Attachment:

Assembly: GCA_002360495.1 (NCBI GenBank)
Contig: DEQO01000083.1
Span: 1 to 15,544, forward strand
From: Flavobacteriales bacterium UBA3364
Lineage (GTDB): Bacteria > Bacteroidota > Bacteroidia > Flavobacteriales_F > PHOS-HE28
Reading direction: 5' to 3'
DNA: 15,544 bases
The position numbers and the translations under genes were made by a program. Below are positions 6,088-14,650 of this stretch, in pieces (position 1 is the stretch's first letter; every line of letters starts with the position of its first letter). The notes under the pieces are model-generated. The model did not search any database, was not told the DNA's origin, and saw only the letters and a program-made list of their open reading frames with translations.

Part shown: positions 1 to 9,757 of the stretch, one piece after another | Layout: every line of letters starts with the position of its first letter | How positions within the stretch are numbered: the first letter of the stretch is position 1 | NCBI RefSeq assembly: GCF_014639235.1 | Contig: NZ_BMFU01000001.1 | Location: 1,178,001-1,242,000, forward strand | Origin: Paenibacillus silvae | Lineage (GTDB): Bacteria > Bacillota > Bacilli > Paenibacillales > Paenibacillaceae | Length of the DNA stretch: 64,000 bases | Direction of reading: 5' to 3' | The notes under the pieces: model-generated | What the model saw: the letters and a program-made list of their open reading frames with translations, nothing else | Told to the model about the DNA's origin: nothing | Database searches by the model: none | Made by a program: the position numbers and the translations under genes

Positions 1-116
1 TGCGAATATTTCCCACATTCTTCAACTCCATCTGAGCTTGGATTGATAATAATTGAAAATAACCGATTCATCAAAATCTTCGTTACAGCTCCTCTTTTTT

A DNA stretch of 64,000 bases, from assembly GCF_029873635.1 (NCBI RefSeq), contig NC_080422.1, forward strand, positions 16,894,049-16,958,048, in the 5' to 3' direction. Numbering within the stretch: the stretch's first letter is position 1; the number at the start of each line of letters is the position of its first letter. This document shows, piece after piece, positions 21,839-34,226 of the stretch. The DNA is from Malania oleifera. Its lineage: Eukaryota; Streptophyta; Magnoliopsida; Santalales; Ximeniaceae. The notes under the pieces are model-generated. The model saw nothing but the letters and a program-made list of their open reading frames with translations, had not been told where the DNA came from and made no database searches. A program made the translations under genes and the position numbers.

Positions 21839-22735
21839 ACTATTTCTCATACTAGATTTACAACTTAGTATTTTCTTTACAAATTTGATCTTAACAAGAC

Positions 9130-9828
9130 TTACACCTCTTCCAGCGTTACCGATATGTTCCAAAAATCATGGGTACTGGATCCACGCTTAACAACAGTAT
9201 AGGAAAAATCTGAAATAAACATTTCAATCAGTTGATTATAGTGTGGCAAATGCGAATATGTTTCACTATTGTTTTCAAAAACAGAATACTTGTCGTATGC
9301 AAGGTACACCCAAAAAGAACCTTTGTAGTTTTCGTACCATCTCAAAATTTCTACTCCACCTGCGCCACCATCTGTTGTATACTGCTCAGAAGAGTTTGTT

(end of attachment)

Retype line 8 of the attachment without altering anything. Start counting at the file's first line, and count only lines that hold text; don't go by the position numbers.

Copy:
The position numbers and the translations under genes were made by a program. Below are positions 6,088-14,650 of this stretch, in pieces (position 1 is the stretch's first letter; every line of letters starts with the position of its first letter). The notes under the pieces are model-generated. The model did not search any database, was not told the DNA's origin, and saw only the letters and a program-made list of their open reading frames with translations.